Today I got my Massachusetts driver’s license. From the time I began driving until today, I’ve had licenses in Virginia, Ohio, North Carolina, California, Utah, and Massachusetts.
I’ve visited DMVs, BMVs, and RMVs.
I’ve waited for hours and hours (California) to get my license and registration, and I’ve not waited at all (Utah and Massachusetts).
I’ve been spoken to rudely by the staff (California and Ohio), and I’ve been treated very kindly and in an extremely friendly and attentive manner (Utah and Massachusetts).
I’ve taken written tests in five states (Massachusetts didn’t require one), eye tests in all six, and a road test in one.
I’ve registered to vote at the motor vehicle registry in five states (consecutively, not concurrently) and with three different parties (if you consider “unaffiliated” a party).
Of these six states, my favorite places to get a license are Utah and Massachusetts. Both have their quirks. Utah made sure I knew how long military personal with Utah residency could maintain their Utah driver’s license after they’ve left the service. Massachusetts doesn’t have proof-of-insurance cards (and doesn’t require insurance to get a driver’s license), and I had to get my insurance company to send a stamped registration form to get my plates. But both the Salt Lake City DMV and the Worcester RMV branches were very friendly and accommodating.
I don’t know why exactly, but I’m very nervous when dealing with government agencies. I’ve not done my own taxes since 1998 (I’ve had them done, they’ve just not been done by me), simply because I get way too anxious that I’m going to inadvertently fill out something incorrectly.
I’d done tons of research about the license and registration process in Massachusetts before my husband and I left the kids with my mom and went to the office today. Still, I had pit stains before we even walked into the building because I was so nervous I was sweating more than usual.
Luckily, the wait was not the two hours plus as I’d been led to expect. In fact, we didn’t even have a chance to sit down before our numbers were called.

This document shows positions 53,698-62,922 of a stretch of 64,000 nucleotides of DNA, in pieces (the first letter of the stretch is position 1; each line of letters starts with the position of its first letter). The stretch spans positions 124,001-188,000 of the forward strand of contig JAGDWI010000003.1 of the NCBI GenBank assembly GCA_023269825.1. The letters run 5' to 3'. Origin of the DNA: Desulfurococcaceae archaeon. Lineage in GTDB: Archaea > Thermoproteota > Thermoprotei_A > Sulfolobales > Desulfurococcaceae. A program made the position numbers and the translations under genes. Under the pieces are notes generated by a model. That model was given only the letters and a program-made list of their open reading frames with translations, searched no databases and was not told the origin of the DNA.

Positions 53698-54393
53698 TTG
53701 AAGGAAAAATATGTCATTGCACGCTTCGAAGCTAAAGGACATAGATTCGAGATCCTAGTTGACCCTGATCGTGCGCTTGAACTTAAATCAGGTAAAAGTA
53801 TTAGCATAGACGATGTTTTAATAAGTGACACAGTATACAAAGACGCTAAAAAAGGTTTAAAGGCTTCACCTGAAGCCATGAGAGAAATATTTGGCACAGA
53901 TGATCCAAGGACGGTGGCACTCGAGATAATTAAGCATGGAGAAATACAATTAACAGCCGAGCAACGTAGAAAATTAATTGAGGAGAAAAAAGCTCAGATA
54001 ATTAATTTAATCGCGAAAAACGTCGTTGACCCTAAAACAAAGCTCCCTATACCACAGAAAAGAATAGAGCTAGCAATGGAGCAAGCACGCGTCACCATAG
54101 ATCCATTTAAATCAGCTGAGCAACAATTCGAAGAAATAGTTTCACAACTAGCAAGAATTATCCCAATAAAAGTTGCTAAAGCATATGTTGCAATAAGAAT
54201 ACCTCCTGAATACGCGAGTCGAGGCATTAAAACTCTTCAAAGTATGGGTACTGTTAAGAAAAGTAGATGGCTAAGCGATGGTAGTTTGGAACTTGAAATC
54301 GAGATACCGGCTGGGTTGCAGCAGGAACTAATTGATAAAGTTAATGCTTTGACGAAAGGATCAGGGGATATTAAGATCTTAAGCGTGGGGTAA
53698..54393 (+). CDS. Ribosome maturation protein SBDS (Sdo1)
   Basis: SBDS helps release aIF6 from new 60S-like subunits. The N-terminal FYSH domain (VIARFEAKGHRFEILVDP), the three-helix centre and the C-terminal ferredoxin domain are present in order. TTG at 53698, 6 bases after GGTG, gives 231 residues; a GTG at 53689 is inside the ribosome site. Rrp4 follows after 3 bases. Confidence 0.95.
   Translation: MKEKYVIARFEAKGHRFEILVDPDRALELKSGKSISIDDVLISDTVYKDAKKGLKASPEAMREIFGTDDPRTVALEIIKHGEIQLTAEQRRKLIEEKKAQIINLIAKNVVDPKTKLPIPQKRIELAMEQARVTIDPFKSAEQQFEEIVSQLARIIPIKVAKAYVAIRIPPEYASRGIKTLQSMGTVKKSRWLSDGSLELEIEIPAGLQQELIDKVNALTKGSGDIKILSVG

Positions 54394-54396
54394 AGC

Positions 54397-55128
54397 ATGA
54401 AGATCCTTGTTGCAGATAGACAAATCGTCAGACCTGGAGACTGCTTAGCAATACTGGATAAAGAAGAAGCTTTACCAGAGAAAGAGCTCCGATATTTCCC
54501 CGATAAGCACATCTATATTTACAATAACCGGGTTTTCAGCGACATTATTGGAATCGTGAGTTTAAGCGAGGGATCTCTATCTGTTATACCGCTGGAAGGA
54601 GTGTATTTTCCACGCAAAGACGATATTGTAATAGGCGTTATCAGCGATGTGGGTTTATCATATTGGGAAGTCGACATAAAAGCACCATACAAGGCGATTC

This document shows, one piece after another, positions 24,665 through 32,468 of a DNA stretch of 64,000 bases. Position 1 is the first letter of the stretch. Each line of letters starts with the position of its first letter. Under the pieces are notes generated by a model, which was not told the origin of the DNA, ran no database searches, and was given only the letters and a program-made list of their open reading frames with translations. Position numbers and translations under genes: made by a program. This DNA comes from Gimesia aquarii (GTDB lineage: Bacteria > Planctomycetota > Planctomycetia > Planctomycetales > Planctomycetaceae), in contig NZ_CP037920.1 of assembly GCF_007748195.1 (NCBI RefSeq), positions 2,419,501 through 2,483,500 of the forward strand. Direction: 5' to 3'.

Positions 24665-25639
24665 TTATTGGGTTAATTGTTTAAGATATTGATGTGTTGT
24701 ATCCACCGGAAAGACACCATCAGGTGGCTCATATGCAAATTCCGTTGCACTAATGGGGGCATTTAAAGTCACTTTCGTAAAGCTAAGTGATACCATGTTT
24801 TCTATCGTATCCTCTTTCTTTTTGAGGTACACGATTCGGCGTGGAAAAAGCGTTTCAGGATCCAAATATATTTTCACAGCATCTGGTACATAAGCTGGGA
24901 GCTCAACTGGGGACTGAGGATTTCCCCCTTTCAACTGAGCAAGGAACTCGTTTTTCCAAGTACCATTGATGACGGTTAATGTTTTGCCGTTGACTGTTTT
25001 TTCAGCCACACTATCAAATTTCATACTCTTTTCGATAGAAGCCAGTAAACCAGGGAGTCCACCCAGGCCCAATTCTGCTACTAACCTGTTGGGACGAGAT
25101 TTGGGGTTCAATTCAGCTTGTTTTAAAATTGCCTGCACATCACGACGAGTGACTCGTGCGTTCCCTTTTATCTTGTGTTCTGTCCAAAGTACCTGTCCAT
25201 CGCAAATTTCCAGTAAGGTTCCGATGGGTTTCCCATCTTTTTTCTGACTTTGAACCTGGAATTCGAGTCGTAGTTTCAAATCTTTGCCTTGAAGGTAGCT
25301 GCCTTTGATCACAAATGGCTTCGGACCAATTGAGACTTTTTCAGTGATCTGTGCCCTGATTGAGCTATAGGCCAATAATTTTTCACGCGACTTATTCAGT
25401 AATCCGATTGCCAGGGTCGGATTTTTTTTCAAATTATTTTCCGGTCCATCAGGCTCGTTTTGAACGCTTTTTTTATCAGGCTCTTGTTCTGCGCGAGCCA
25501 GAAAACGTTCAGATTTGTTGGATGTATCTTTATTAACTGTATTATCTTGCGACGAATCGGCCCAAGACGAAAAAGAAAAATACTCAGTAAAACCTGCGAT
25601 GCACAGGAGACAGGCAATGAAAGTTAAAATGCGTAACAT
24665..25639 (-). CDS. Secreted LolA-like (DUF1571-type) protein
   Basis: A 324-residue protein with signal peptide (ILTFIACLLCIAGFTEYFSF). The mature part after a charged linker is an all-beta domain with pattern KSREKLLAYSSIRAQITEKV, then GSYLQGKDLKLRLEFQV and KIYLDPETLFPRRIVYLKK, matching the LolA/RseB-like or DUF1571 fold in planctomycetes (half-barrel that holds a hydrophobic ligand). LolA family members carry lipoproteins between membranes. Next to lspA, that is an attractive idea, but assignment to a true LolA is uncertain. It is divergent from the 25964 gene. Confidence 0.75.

Luckily, too, the woman who helped us was extraordinarily friendly. The other agents kept coming to her for help with their customers, too, which delayed us a bit, but after our nonexistent wait time, we felt like we were way ahead of schedule. In addition, it was quite pleasant to see such a collaborative spirit among the agents there.
In California, the staff seemed to talk with each other a lot, but it seemed to be more of an “agents versus customers” brand of collaboration than it was a “let’s try to put our heads together and figure out a complicated issue” kind of collaboration. (Not to bad-mouth California. The branch we were at was ridiculously busy, with lines out the door even for those with appointments who were just trying to check in at their assigned appointment times. With as overworked as the staff were, I can see how they might develop an adversarial attitude. And there was one agent there who was very helpful and friendly to us. Well, to my husband. I got the agent who talked loudly and unflatteringly to another agent about me while I was standing right there at the counter).
Long story short, I was surprised to find that I actively enjoyed my RMV experience this afternoon, and I made a point of telling the agent just how much I appreciated her friendliness. What’s even more surprising is that I enjoyed it even though I left there more than $300 lighter than when I went in.
I hope it’s at least several years before I need to add a seventh state to the list. If I do get a seventh, I wonder where it will be…